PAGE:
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Equally controversial and successful in his day, Gustav Klimt was one of the central figures of fin-de-siècle Vienna, the epoch that marked the beginning of Modernism.
His Early Work
After his artistic training Gustav Klimt began his career as a decorative painter during the Ringstrasse era. With his brother Ernst and Franz Matsch, he belonged to the large group of visual artists who with their art breathed life into the newly constructed monumental buildings of the "Gründerzeit". In this early period he created paintings for the stairwells of the Burgtheater and the Museum of Art History (Kunsthistorisches Museum). Klimt began to enjoy a degree of respect and financial security. But what he was striving for was the realization of his own formal language. At the age of thirty-four he became the head of the Secessionists, who aimed at bringing about a renewal of the arts and opening themselves up to international trends in modern art. The Secession building, designed by Joseph Maria Olbrich, became the venue for groundbreaking exhibitions accompanied by numerous scandals. Protesting Klimt's faculty paintings for Vienna University, one of the artist's adversaries said: "We are not fighting against naked art and not against free art, but against ugly art." But at the Paris World's Fair of 1900, Klimt was awarded the Grand Prix for his painting "Philosophy", from the series of faculty pictures. This honour made Klimt a celebrity all across Europe.

The Height of Success
An important artistic highlight of this period was the Fourteenth Secession Exhibition in 1902, dedicated to Beethoven. Here, the dream of a "Gesamtkunstwerk", a synthesis of the arts, was realized, to which Klimt contributed with his monumental "Beethoven Frieze", a work that today has been restored to its original location in the Secession. Years later Klimt - in close collaboration with Josef Hoffmann, a founder of the Wiener Werkstätte - would design the Stoclet House in Brussels, thus creating probably the most famous example of a "Gesamtkunstwerk" of the entire Jugendstil period.

The dominance of ornamentation and the increased use of gold, elements that characterized the "Beethoven Frieze", marked the beginning of Klimt's "Golden Phase", which culminated in The Kiss (1907/1908). With their robust symbolism and elaborate décor, Klimt's works of this period are a celebration of female sensuality. In his late works, the "Golden Phase" was supplanted by a return to a decorative-expressionist style, with its increased emphasis on colour.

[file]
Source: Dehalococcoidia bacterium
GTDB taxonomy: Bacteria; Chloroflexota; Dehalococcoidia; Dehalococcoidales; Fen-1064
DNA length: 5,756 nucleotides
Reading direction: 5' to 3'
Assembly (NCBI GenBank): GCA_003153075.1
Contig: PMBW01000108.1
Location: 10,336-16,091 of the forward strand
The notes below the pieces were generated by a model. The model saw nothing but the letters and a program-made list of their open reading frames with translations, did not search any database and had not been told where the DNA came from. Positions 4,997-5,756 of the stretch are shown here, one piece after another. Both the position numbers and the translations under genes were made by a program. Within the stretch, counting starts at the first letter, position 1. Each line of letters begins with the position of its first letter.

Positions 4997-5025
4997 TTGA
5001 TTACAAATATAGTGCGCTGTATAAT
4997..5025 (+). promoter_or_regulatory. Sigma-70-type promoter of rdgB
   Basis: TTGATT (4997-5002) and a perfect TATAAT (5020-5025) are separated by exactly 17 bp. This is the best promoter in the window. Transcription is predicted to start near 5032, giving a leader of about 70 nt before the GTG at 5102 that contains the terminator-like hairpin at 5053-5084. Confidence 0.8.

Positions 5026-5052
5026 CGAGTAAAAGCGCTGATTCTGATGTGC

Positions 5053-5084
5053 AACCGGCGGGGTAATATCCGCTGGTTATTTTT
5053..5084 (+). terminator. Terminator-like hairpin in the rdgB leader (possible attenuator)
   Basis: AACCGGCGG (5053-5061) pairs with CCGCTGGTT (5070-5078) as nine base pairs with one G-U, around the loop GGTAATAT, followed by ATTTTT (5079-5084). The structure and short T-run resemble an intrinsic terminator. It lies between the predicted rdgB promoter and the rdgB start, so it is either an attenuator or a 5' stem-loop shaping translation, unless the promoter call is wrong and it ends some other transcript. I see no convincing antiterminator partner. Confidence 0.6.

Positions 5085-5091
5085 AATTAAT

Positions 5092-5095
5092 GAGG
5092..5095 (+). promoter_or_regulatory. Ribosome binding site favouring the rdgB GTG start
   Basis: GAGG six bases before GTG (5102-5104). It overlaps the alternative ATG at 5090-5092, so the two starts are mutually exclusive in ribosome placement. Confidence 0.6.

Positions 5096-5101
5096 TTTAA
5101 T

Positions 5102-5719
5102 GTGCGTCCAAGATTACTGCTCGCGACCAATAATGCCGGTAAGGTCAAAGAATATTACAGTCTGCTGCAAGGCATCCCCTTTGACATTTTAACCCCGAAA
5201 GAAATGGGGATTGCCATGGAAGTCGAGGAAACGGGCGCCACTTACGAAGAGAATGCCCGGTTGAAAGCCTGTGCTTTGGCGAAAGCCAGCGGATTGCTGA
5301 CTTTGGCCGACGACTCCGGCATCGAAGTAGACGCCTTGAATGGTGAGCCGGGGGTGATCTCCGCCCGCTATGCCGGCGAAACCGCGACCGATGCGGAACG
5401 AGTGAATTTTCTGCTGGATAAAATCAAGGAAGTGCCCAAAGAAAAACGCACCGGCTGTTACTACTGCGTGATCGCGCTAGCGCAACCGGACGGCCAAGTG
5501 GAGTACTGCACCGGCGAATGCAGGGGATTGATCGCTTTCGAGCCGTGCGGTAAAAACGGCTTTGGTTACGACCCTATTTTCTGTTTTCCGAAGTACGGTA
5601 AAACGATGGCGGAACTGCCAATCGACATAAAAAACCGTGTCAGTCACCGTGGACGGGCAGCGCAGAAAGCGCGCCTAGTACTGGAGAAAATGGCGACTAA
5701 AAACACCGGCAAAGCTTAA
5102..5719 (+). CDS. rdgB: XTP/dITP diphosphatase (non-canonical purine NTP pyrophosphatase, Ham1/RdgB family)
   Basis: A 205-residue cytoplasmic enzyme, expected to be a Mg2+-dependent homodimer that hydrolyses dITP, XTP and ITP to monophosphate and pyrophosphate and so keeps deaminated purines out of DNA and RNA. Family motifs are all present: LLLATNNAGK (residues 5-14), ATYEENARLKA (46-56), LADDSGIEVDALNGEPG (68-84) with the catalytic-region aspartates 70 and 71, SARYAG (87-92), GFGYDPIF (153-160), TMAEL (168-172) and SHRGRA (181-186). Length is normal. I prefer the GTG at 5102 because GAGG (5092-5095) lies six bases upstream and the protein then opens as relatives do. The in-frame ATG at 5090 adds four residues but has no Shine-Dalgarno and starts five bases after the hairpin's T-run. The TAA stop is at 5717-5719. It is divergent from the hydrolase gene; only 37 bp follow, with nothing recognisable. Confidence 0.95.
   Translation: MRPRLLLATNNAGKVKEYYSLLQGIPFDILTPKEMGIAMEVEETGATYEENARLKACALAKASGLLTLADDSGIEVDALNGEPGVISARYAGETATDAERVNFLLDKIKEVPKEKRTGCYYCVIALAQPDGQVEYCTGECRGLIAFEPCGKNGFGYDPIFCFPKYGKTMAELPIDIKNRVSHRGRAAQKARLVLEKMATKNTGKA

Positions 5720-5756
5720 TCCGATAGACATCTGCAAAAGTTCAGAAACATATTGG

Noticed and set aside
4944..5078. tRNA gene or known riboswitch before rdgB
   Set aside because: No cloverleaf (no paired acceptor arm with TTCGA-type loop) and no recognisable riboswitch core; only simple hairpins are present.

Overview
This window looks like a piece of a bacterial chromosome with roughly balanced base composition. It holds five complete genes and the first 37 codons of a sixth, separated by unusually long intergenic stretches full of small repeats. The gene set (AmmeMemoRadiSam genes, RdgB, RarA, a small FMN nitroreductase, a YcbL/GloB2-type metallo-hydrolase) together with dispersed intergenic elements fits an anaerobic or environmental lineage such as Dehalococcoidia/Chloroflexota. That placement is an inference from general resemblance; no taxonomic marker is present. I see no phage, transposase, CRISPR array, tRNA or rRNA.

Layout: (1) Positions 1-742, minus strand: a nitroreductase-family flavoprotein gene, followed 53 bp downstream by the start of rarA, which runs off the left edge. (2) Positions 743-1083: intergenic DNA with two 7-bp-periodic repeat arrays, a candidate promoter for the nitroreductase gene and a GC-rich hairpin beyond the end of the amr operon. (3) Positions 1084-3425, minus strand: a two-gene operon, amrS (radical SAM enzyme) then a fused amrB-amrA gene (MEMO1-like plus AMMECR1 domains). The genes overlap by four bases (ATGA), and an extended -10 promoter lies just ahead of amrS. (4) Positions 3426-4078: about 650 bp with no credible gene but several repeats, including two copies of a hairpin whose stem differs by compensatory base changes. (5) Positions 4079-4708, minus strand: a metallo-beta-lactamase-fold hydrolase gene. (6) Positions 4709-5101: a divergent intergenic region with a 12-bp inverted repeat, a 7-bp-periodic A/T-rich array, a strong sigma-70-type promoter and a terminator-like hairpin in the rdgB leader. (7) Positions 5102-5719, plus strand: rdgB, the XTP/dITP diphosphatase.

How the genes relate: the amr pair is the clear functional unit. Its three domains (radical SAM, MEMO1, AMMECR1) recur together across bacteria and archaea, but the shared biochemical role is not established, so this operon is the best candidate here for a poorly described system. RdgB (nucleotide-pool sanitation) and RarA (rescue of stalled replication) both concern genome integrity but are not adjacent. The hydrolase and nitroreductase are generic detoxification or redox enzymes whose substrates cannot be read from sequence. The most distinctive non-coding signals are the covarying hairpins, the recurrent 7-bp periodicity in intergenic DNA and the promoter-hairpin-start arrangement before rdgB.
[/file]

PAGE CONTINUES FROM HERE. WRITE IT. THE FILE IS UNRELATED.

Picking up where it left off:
Portraits and Drawings
Gustav Klimt was the painter of the upper-class society, whose female members he portrayed throughout his career. For several years the "Portrait of Adele Bloch-Bauer I" has been ranked as one of the world's most expensive paintings. Aside from portraits, drawing was an important focus of interest for Klimt. The sheer quantity of these works - some 3,000 drawings have survived, compared with approximately 250 paintings - attests to the importance of this genre in Klimt's oeuvre. Their exceptional quality puts these drawings among the greatest artistic legacies of their kind.

Klimt Exhibitions
Klimt's most important works are found in the Austrian Gallery Belvedere and in the Leopold Museum. The Vienna Secession displays the famous "Beethoven Frieze" at the very spot where it was first presented to the public. With its 400 specimens, the Wien Museum has the world's largest collection of Klimt drawings, spanning all of the artist's creative periods. Another extensive collection is to be found at Vienna's Albertina.

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Klimt Villa in Vienna

Gustav Klimt’s last and only surviving studio, located in Vienna’s Hietzing neighbourhood, offers insights into the artist’s work and life environment. It reopened in the late summer of 2012 after extensive renovation.

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